Texas Parks & Wildlife Magazine   


All photos by Earl Nottingham / TPWD


Shooting Big Bend

The West Texas region offers a variety of rewarding photographic opportunities.

By Earl Nottingham

I’m often asked which part of Texas is my favorite to photograph, and I usually respond that it is like being asked to choose a favorite child — it’s an answer that’s hard to give diplomatically. Like a child, but from a photographic perspective, every corner of our state is unique in its own way, each having its own beauty and visual merits. However, if really pressed, I’ll admit that my favorite location for photography is the Big Bend region. I’m always amazed by how many Texans have never visited this magnificent place.

An accurate description of the “Big Bend” and its geographical boundaries can be somewhat nebulous, but in a nutshell it’s the roughly triangular-shaped part of the Trans-Pecos region of West Texas, north of the prominent bend of the Rio Grande and south of U.S. Highway 90. Some consider the Union Pacific railroad tracks, running from Del Rio to El Paso, as the northern boundary and the gateway to Big Bend. The exception is the Fort Davis area, which lies north of those boundaries but is still an important part of the Big Bend experience.

As you venture into this grand landscape you begin to notice a stark change in the geology, geography and remnants of human history, beginning with the rugged yet delicately beautiful Chihuahuan Desert, where everything is purported to either stick or sting. Within a few minutes’ travel, you can be at water’s edge below a towering canyon of the Rio Grande or up in the cool and lush alpine environs of the Chisos Mountains.

It is precisely this visual contrast that is part of the allure of the Big Bend landscape and what makes it a magnet for photographers. The region offers other contrasts as well: delicate wildflowers against volcanic terrain, dramatic sunrises and sunsets and towering thunderheads seen and heard miles away — the stuff of great landscape photos.

Where to shoot

If traveling to the Big Bend region for the first time you’ll want to give yourself plenty of time to truly experience the many faces of this dramatic country. A minimum of five days (not including travel time to get there) is what it will take to get an introduction to the over 1 million acres of public property as well as surrounding towns. Here are the top must-see destinations.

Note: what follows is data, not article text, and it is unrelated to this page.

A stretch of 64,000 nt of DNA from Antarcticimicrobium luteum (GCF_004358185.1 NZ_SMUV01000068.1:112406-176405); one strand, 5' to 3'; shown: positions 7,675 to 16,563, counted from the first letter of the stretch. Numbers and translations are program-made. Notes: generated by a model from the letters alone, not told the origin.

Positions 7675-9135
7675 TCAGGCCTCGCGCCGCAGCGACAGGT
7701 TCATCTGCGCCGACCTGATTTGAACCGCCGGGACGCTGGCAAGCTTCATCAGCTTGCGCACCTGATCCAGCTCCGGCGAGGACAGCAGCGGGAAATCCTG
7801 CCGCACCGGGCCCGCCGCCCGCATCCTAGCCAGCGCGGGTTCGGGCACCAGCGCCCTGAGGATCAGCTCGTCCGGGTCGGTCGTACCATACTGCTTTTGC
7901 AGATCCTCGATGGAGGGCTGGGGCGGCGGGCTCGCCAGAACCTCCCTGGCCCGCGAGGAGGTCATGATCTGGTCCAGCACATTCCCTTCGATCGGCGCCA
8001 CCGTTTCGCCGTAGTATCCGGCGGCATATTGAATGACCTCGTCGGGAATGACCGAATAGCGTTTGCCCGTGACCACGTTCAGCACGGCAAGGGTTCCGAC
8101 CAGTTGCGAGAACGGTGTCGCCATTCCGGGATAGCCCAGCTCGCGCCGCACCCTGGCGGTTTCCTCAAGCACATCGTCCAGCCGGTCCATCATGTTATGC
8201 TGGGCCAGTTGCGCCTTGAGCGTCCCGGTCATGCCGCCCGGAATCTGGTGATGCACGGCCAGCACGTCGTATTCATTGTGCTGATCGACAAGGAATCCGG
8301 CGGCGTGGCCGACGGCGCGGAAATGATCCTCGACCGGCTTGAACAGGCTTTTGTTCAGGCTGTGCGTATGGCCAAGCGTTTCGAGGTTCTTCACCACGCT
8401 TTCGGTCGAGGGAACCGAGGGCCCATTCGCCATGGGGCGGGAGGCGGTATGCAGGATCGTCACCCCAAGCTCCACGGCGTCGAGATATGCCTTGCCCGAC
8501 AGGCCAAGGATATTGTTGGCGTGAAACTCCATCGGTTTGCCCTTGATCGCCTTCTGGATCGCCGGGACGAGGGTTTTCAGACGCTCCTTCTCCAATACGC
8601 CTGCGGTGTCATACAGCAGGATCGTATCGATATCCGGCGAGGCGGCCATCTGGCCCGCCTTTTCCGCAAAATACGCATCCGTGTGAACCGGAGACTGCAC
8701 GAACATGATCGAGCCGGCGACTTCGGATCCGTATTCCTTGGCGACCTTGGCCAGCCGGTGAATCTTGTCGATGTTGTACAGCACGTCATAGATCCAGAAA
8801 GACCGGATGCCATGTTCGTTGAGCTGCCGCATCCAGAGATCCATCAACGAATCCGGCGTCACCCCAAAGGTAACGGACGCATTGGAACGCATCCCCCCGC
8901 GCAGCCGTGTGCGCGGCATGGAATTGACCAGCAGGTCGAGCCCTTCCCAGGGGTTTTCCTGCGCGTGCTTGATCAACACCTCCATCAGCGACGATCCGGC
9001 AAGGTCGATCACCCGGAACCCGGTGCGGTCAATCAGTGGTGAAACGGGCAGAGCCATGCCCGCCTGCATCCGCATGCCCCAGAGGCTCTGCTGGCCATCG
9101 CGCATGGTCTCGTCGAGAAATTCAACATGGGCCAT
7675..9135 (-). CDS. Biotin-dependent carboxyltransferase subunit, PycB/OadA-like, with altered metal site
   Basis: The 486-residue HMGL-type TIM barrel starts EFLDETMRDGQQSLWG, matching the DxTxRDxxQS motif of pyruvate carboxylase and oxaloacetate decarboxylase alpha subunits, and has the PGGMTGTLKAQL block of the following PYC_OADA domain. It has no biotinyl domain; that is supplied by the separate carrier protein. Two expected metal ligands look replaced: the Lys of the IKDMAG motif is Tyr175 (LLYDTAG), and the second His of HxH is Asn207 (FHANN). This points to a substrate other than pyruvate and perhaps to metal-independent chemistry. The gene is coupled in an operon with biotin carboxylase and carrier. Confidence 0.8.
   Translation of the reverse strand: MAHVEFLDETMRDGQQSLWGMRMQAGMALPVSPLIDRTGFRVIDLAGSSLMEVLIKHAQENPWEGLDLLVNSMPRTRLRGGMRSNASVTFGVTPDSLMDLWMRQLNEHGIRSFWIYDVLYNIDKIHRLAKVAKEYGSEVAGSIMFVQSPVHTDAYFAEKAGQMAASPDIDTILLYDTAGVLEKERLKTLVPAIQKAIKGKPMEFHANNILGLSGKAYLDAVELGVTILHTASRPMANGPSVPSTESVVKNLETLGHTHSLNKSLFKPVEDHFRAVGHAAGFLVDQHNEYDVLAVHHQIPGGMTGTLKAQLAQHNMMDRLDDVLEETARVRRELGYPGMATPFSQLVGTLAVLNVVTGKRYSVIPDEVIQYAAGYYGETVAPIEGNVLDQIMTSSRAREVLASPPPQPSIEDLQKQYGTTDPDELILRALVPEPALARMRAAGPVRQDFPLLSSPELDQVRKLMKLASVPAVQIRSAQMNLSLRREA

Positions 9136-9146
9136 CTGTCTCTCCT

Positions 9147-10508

Big Bend National Park

After checking in at the Panther Junction headquarters, your first stop should be just a few miles away in the higher elevations and alpine world of the Chisos Basin. There you’ll find numerous hiking trails of various skill levels, including the iconic South Rim, Lost Mine and Window trails. Additional days can be spent in the lowlands and along the Rio Grande at several lookout points, including Boquillas and Santa Elena canyons. Camping is also available near those locations.

Big Bend Ranch State Park

The state park is one of the state’s best-kept secrets, with more than 300,000 acres of desert vistas and mountains to photograph. Its southern boundary is the River Road (Texas Highway 170), which follows the Rio Grande from Lajitas to Presidio and is designated as one of the most scenic highways in America. In addition to numerous hiking, biking and equestrian trails, the park features well-maintained but rugged campsites as well as lodging options.

Surrounding areas

A trip to the Big Bend isn’t complete without exploring the nearby (and photogenic) small towns. In close proximity to the national and state park you’ll find Study Butte, Terlingua ghost town and Lajitas. Farther north are Marathon, Alpine, Fort Davis and Marfa, which can be driven as a loop. Fort Davis is a great place to spend a day or two, with a stay at nearby Davis Mountains State Park in either the campsites or the CCC-era Indian Lodge.

When to visit

The Big Bend is truly a country for all seasons, each bringing its own unique look and subject matter for photographers. Spring is, of course, the most colorful season with a multitude of wildflowers and other desert bloomers. Make lodging or campsite reservations early, though — it’s a very popular season, especially at spring break. The other “best” season is one that people usually don’t think about. It’s late summer, when the almost-daily monsoonal rains turn the desert its greenest and a bring a variety of wildflowers not found at springtime. During this period, you’ll also see awe-inspiring evening skies as thunderheads build, dissipate into Technicolor sunsets and leave you with clear, starry nights.

Please send questions and comments to Earl at earl.nottingham@tpwd.texas.gov. For more tips on outdoor photography, visit the magazine’s photography page at www.tpwmagazine.com/photography.

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